The decision in China that a Bitcoin (CRYPTO:BTC) mining contract is void was not an outlier, according to a new research, which stated that Chinese courts have previously declared similar judgments ahead of this year's crackdown.
A cryptocurrency-related firm in Beijing's Chaoyang District has had its civil lawsuit dismissed earlier this month. The claimant claimed that one of its clients had backed out on a mining hardware contract signed back in May 2019. The claimant claimed that he was owed BTC 278 (USD 14m) in compensation, alleging that the defendant had shirked its duty to pay him. The case, however, predated the most recent crypto crackdown and involved a plaintiff seeking BTC 278 (USD 14m) in damages over an alleged unpaid invoice. However, its occurrence was perhaps too important for judges - with the court dismissing the case on the grounds that such contracts had no legal standing.
According to the court, which said that the firms had been aware of the inherent commercial and environmental risks associated with bitcoin, but had nonetheless signed the contract, they should be held accountable for the result on their own, without bringing it to the courts.
However, according to the 21st Century Business Herald (via Sina), other courts have made similar judgments in the past. In 2018, a civil case between people with surnames Ma and Peng was documented by the report's author. During the hearing, it was alleged that Ma had made a number of bank transfers to Peng, whom he apparently trusted to invest in cryptocurrency on his behalf. However, Ma ultimately determined that Peng had been defrauding him of money and took matters to court.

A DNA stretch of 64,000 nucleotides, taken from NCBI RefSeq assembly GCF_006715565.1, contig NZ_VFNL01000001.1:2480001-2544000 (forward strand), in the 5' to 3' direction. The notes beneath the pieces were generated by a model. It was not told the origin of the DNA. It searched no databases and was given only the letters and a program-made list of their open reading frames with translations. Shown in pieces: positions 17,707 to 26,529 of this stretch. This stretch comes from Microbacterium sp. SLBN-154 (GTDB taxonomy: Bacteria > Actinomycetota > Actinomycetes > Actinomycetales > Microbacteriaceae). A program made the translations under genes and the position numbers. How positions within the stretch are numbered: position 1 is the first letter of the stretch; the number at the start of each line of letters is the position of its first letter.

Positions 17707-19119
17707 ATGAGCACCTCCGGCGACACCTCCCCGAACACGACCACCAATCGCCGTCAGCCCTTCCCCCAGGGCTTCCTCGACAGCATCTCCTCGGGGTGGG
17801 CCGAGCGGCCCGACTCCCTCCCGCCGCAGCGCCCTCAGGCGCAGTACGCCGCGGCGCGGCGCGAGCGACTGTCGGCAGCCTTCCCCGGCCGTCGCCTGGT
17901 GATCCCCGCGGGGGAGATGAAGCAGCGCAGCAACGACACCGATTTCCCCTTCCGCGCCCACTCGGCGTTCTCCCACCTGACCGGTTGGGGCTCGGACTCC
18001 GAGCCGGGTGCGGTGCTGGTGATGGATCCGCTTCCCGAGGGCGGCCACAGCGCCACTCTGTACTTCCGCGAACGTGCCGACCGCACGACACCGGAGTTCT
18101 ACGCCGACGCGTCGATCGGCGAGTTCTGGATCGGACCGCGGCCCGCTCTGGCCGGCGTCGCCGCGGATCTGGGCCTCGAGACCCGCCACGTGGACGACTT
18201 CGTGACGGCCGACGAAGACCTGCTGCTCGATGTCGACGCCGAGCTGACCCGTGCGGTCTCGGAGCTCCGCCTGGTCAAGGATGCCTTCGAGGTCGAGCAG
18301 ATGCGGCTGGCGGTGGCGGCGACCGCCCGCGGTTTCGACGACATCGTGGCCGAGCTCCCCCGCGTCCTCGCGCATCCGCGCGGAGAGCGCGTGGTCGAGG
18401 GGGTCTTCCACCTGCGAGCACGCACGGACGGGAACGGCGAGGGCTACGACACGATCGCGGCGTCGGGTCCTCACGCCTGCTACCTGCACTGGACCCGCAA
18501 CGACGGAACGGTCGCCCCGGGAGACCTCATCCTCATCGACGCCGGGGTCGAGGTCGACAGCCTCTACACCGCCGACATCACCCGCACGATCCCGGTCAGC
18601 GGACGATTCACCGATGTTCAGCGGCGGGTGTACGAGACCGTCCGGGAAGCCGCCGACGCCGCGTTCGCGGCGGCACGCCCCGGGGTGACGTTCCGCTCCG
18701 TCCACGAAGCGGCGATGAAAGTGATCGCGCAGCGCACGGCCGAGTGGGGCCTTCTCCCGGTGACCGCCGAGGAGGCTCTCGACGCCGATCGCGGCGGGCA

It was later discovered that Peng was a participant in an international network that used a foreign-based platform as its core, which eventually came to light as an intricately disguised pyramid marketing.
The court decided that the platform was not registered to operate in China in the third hearing, according to the report. However, more significantly, it judged that while Peng was at fault, Ma had acted while aware of the risks of crypto investment. Thus ruling, that Ma should bear 40% of the financial losses involved, with Peng paying the remaining 60%, based on each parties' culpability.
In August 2021, a Guangzhou court threw out a civil lawsuit between a handful of people and a domestic crypto wallet operator. The plaintiffs said they had used BTC and ethereum (CRYPTO:ETH) on the defendant's platform to make various token purchases, but were unable to withdraw the funds afterwards.
According to the lawsuit, lawyers for the claimants submitted a large quantity of evidence, including screen captures and transaction records, but the court was unconvinced.
The court stated that parties “should abide by laws and regulations, respect social ethics and must not disturb the social and economic order.” The court held that the investors were responsible for any consequences and risks resulting from transactions, stating that illegal debt is not protected by law. As a result, the court ruled that investors were solely responsible for any losses or damages incurred during transactions.
In another example of an allegedly unpaid tether debt, a court decided that a claim for compensation for losses incurred as a result of cryptocurrency was without basis in the law, and the court refused to support it.